Vaccine Titer in Cats

Vaccines are an important part of preventative health care for humans and animals, including cats, and determining if the body is responding to the vaccine is sometimes necessary. A vaccine titer is a blood test that determines the presence of antibodies that develop in response to the vaccine. Since varying amounts of antibodies can be detected in different animals, titers are expressed in terms of ratios.

There are no real contraindications to performing this test. Adequate levels of vaccine titers indicate that the cat does not need a booster vaccination at that time.

What Does a Vaccine Titer Reveal in Cats?

A vaccine titer reveals whether or not the animal currently has adequate protection against a disease. Low titers indicate that vaccination will be necessary to provide immune protection.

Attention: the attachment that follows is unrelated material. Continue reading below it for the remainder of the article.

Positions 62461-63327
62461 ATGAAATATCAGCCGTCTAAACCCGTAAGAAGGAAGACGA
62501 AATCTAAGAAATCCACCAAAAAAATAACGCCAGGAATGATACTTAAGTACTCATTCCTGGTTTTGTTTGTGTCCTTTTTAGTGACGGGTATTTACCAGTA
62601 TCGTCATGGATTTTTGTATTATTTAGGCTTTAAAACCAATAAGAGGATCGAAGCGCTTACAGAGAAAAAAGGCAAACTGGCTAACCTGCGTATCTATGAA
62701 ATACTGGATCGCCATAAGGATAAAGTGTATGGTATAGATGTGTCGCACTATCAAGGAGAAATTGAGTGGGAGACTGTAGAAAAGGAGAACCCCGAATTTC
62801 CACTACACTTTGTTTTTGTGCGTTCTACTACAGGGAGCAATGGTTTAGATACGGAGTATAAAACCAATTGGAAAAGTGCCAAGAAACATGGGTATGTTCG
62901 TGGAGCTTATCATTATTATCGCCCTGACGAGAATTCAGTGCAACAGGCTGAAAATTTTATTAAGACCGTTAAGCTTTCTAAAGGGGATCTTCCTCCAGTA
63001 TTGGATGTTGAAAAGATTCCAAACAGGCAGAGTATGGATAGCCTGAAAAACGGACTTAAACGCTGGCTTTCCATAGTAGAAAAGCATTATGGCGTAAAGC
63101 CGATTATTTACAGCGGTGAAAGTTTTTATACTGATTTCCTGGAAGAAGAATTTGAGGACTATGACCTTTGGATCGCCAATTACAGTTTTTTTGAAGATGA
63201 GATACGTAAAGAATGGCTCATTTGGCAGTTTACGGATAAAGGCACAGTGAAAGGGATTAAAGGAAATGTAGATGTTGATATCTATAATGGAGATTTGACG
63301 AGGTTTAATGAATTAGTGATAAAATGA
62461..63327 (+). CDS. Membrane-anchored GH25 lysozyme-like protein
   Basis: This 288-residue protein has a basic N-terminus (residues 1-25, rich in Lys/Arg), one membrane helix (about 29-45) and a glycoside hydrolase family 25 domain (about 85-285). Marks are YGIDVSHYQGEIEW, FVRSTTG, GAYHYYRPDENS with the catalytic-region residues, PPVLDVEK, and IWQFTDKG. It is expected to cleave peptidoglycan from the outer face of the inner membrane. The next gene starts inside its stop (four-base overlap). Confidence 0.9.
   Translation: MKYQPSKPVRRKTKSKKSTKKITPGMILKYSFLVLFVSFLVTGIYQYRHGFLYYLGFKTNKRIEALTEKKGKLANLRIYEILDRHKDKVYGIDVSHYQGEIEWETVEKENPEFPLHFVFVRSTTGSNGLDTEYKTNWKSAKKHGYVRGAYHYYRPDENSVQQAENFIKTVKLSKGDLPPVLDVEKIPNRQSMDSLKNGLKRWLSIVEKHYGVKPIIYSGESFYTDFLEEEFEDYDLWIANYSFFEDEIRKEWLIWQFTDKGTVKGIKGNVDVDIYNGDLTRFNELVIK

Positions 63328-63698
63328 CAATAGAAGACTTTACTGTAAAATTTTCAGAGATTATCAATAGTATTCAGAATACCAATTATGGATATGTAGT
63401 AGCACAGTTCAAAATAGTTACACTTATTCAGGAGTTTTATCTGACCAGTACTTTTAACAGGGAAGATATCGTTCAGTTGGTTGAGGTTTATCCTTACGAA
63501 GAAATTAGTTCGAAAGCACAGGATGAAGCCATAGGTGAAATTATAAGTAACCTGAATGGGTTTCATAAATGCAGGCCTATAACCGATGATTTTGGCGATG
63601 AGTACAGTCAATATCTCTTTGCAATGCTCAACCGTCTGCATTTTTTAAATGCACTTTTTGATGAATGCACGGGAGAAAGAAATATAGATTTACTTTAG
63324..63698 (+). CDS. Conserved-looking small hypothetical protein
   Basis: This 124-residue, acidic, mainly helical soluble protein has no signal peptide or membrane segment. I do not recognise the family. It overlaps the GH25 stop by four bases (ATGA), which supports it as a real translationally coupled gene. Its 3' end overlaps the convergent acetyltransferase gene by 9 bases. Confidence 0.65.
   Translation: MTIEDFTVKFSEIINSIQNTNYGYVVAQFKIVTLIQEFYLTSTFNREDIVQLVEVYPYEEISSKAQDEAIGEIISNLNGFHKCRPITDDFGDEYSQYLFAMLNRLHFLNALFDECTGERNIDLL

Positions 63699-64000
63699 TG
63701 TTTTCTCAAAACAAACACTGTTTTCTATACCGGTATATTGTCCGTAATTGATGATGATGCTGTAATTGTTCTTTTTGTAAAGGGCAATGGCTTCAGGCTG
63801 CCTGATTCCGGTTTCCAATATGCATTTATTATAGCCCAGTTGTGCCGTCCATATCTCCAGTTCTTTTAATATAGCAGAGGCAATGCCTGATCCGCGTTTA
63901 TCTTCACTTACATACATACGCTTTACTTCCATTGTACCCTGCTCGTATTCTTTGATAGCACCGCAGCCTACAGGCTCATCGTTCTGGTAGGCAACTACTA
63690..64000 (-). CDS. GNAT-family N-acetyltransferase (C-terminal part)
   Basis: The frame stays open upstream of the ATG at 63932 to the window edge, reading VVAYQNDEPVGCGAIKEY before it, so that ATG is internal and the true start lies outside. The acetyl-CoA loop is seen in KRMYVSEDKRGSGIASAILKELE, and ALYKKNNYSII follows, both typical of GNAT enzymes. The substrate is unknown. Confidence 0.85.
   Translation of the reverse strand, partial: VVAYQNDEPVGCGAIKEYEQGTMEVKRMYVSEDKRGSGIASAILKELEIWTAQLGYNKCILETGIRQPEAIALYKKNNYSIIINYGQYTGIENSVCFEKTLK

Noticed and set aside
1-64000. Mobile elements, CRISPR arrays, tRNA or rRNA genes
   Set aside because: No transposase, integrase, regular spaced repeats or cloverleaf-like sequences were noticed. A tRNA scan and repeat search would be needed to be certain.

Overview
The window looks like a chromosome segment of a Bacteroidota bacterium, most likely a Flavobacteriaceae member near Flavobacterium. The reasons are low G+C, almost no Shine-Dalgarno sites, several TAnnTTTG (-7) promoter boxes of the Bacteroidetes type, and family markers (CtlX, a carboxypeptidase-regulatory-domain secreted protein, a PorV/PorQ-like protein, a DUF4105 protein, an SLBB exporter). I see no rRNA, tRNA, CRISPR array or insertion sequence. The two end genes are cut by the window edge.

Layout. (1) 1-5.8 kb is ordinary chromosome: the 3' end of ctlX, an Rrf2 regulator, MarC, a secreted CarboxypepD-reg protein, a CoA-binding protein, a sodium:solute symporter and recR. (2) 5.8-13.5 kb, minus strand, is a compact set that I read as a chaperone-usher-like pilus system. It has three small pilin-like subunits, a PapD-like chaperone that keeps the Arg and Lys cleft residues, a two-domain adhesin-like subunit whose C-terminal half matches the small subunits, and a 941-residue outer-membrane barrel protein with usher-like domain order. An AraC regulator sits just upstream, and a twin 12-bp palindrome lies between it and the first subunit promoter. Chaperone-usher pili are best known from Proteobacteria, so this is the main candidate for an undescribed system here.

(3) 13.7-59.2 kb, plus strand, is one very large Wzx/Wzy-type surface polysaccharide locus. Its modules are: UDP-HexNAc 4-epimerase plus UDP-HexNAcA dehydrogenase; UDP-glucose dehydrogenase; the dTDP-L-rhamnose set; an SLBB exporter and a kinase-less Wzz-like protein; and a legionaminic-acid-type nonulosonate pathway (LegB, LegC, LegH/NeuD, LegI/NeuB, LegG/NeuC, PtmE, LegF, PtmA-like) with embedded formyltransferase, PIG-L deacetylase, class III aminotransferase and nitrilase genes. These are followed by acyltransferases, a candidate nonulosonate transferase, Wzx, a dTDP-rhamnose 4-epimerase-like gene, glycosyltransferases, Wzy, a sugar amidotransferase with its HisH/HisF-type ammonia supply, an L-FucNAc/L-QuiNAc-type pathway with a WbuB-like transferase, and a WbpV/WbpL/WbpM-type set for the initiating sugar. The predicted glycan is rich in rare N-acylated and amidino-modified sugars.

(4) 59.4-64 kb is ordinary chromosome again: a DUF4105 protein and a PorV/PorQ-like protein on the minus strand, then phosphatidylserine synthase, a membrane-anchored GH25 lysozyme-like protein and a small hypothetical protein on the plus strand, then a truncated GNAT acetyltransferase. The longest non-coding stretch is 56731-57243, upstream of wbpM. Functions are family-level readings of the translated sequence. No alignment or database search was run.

How Is a Vaccine Titer Done in Cats?

In order to perform a vaccine titer, your veterinarian must draw a blood sample, which is placed in a special glass tube. The blood sample is allowed to clot, and is then placed in a centrifuge, where it is divided into two parts: serum and a blood clot. The serum is removed and submitted to a laboratory for analysis. The blood clot is discarded. Most often, the blood sample is submitted to an outside laboratory for evaluation. Test results may not be available for up to 1 to 2 days.

Is a Vaccine Titer Painful to Cats?

Any pain involved is associated with the collection of the blood sample, since a needle is used to pierce the skin and enter a blood vessel to draw the sample. As with people, the pain experienced from a needle will vary from individual to individual cat.

Is Sedation or Anesthesia Needed for a Vaccine Titer?

Neither sedation nor anesthesia is needed in most cats; however, some cats resent needle sticks and may need tranquilization or ultrashort anesthesia.